GENEALOGY-DNA-L ArchivesArchiver > GENEALOGY-DNA > 2009-08 > 1251562830
Subject: Re: [DNA] Lactase persistance started about 7,500 years ago in central Europe
Date: Sat, 29 Aug 2009 16:20:30 +0000 (UTC)
It is pity that two fine researchers talk pass each other.
My five cents to that talk "pass each other" :-)
1. Eastern Europe (including the Pontic Steppe and Caucasus) of course is not "Slavic" in its entirety,
however, nobody meant it literally. It is relatively "rich" in R1a1, though.
2. Slavs "spread most recently" only in linguistic sense (around the middle of the 1st millennium AD).
However, the comment below was hardly related to linguistics. R1a haplogroup went a long way from
about 20,000 ybp (in Asia, apparently, South Siberia) to around 12-15,000 ybp in Europe to 6-3,000 ybp
(and to the present time) back to Asia/Anatolia/India/Iran to 2,500 ybp back to Europe and then multiple
zigzags between Central/West/East Europe, particularly between a millennium of 500 BC to 500 AD,
including a fresh stream of R1a1 from the East to Scandinavia between 300 and 500 AD. Part of them
were future (linguistically) Slavs, but actual (ancestors of) Slavs in their DNA patterns. Some might like to call them
"Proto-Slavs", however, it does not matter. Many of their descendants live now in Eastern Europe and
>a very close genetic relationship between Russians and Poles, much higher than would be predicted by
3. This is puzzling statement. Poles are VERY close geographically to Russians, and even were in the past
in the same Russian empire. There was no Ukraine that time. This is not a political, but historical statement.
Now they are part of the same territory including Poland-Belarus-Ukraine-Russia. The R1a1 level is very similar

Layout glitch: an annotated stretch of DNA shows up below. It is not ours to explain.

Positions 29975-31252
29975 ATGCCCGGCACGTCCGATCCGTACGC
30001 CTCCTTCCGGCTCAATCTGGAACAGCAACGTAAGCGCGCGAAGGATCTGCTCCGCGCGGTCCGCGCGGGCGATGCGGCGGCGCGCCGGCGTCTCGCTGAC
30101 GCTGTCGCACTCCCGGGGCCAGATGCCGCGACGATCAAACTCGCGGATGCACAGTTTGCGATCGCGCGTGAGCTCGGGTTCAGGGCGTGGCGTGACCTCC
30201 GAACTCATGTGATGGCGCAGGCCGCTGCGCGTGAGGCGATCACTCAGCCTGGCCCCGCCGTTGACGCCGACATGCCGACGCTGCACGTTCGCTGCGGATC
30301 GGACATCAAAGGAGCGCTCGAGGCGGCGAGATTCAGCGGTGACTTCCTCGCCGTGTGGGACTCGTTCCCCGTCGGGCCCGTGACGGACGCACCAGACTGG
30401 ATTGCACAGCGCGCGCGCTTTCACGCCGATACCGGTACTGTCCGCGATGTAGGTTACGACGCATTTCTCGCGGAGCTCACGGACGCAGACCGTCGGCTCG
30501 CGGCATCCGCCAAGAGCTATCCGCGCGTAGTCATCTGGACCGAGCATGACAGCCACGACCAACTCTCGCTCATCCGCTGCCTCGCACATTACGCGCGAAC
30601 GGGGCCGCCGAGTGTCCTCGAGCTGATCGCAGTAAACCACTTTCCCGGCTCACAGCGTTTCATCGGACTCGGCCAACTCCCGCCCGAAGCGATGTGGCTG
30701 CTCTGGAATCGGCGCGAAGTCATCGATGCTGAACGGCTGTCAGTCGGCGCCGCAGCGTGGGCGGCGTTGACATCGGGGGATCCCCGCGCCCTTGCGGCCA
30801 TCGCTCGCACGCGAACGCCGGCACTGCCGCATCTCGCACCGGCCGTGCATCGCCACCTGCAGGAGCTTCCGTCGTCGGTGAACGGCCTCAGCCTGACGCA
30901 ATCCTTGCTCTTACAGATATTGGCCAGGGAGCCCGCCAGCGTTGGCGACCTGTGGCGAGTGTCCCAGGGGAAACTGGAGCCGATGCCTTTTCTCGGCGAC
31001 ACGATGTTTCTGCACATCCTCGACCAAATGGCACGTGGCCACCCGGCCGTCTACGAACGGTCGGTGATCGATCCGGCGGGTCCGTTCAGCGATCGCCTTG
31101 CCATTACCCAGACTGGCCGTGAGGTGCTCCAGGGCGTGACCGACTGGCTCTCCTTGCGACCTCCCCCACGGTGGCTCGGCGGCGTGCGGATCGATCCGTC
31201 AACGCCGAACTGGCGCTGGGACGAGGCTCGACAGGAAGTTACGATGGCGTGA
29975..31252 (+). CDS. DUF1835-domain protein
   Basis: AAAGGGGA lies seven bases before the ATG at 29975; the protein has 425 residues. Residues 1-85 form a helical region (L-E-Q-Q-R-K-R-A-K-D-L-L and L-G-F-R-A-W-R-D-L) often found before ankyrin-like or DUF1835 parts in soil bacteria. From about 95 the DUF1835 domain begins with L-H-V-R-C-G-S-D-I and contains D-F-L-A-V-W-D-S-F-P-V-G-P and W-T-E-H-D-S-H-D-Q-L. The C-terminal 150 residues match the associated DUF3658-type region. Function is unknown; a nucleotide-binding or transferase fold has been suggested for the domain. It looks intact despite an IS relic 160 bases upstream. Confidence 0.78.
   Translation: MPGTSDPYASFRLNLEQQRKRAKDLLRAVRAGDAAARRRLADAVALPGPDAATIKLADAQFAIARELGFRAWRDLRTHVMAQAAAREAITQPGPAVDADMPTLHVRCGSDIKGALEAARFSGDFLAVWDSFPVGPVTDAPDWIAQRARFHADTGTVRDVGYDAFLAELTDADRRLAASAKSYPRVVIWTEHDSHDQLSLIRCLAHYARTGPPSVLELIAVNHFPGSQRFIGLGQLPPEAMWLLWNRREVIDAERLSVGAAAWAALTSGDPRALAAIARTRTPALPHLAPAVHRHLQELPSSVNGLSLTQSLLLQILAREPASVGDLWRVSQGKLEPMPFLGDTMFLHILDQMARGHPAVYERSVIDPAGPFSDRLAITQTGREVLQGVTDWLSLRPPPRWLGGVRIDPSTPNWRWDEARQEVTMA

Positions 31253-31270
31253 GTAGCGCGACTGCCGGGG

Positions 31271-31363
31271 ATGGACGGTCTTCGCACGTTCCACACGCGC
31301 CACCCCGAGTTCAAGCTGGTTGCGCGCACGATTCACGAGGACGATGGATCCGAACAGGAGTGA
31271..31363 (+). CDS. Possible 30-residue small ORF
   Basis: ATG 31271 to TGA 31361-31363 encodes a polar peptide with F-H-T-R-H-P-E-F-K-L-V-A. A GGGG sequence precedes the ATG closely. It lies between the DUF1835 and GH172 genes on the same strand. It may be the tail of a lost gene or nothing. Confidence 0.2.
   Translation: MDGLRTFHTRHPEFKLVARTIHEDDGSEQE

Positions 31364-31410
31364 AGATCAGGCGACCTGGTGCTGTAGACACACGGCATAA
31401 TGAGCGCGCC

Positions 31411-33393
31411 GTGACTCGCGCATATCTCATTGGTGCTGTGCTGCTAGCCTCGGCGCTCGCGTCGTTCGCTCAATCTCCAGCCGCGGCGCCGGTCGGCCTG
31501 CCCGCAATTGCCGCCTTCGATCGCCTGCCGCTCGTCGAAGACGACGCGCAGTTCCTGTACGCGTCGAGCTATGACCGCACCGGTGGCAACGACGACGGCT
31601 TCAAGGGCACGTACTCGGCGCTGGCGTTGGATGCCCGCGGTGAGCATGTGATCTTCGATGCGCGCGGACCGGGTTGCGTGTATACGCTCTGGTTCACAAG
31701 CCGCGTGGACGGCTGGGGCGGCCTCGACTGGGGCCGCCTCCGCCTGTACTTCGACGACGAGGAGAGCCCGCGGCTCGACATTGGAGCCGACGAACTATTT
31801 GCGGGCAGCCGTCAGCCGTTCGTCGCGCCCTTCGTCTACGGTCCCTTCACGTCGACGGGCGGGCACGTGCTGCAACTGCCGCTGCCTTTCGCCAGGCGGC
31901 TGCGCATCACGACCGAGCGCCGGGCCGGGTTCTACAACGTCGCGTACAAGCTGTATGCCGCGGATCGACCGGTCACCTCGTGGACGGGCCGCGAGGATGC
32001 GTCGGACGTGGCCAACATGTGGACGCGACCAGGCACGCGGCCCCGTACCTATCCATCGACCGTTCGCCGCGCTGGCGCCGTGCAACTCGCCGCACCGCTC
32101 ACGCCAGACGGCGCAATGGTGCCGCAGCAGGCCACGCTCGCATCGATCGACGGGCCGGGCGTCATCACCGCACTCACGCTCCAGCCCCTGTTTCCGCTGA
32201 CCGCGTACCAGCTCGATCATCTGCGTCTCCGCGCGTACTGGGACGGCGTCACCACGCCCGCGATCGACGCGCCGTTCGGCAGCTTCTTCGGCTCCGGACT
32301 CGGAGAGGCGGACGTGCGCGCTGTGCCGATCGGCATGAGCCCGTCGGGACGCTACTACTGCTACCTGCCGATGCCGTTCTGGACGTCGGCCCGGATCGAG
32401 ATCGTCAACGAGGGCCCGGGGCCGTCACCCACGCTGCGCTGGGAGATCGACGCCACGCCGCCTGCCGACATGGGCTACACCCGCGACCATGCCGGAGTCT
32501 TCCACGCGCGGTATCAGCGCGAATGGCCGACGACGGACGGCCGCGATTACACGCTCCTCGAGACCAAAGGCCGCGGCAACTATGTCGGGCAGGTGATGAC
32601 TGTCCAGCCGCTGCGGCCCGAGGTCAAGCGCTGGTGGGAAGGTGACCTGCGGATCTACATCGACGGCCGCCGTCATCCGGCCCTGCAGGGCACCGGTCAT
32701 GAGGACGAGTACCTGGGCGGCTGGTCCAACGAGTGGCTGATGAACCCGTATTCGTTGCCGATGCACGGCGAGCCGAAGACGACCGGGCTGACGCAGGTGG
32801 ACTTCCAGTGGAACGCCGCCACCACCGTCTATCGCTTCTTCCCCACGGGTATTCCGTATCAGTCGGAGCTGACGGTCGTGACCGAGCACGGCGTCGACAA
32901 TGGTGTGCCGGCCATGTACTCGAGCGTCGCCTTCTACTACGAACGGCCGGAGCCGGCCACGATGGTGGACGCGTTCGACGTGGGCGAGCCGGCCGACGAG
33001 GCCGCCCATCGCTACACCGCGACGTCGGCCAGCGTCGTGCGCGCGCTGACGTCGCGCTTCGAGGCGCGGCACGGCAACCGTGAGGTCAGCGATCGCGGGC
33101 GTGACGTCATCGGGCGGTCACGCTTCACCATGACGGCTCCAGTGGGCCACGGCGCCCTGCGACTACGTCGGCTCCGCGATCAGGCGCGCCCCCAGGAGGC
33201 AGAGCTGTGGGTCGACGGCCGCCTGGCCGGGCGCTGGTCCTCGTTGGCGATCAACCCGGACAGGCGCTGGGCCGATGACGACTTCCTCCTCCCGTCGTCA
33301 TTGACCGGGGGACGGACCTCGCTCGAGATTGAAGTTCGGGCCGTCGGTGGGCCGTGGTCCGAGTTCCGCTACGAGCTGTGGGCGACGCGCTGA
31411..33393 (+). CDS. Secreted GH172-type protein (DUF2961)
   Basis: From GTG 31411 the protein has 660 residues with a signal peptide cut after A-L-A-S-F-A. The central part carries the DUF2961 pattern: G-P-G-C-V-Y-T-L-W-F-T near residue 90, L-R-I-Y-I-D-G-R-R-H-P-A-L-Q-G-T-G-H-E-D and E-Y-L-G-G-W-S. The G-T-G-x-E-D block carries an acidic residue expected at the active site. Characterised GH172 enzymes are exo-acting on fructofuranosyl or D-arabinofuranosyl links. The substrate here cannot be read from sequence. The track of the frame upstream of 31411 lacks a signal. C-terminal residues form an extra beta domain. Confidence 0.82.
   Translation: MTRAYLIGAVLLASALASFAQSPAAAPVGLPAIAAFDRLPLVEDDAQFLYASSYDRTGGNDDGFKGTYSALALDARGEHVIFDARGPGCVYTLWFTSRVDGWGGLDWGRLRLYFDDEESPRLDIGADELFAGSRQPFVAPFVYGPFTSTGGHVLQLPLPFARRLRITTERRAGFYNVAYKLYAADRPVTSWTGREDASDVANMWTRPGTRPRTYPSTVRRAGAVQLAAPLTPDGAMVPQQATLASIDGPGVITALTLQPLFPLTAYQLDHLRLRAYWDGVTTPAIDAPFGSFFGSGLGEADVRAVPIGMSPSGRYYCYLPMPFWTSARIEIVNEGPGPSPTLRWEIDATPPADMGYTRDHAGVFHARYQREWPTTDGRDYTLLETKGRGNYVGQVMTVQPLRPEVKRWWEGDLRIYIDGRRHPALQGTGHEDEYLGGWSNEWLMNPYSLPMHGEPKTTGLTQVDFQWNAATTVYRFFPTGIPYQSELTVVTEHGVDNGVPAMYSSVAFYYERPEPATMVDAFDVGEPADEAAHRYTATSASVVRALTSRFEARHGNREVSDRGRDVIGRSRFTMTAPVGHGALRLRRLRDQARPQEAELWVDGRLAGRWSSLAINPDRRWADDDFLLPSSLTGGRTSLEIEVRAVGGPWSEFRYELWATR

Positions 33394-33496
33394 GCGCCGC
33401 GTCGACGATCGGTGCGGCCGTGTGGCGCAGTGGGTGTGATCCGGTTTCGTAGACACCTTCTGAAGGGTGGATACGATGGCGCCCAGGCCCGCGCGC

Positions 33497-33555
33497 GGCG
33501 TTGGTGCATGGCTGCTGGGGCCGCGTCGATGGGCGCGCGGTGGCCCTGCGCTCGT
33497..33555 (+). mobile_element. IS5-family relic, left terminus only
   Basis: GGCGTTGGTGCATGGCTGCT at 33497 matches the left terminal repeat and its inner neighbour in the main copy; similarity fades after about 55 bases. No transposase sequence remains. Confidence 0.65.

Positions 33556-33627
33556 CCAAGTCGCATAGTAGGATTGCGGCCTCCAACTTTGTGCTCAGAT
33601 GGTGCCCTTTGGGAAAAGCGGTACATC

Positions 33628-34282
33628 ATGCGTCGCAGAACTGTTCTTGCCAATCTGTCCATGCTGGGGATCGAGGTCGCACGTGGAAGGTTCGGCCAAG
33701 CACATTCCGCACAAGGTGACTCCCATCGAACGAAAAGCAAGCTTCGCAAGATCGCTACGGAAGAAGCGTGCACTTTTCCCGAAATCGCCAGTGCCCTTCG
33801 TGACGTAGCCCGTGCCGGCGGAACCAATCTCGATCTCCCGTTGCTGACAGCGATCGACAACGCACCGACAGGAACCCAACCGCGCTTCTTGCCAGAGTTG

(R1a1 in Russia is diluted a bit by N1c in the North).
>Anyway, it remains for those who claim an eastern European origin for lactase persistence ...
4. Nobody has claimed it, as far as I am aware of. There were compelling statements a year or so back that
LP gene(s) were introduced into the (future) European population (and the Basques among them)
between 6-9,000 ybp either in Central Asia or in the Ural region or North of Caucasus. It seems that the latest
paper did not even mention that. If so, this is plain wrong. Alternatives should ALWAYS be considered.
>1) You assume that Eastern Europe (including the Pontic Steppe and Caucasus) necessarily equals "Slavic." False.
2) You then assume that the Slavs "spread most recently." Very recent R1a1 research may have proven that false.
Let's wait for publication.
3) The close genetic relationship between Poles and Russians that you cite is a excellent reason to seriously doubt the
LP statistics used by the paper's model.
4) You completely ignore research indicating LP's origin to be north of the Caucasus:
> Dienekes Pontikos
> I wouldn't ascribe too much importance to Slavic populations, as they are the ones that spread most recently
> A recent study, for example, found a very close genetic relationship between Russians and Poles, much higher
>than would be predicted by geography.
> Anyway, it remains for those who claim an eastern European origin for lactase persistence to come up with
>a competing model to the two that were recently published. So far, there is no real evidence for such an origin,
>except for some anecdotal speculation, but no real work showing that the "eastern European" origin theory results
>in a better fit to the observed distribution of the selected allele.
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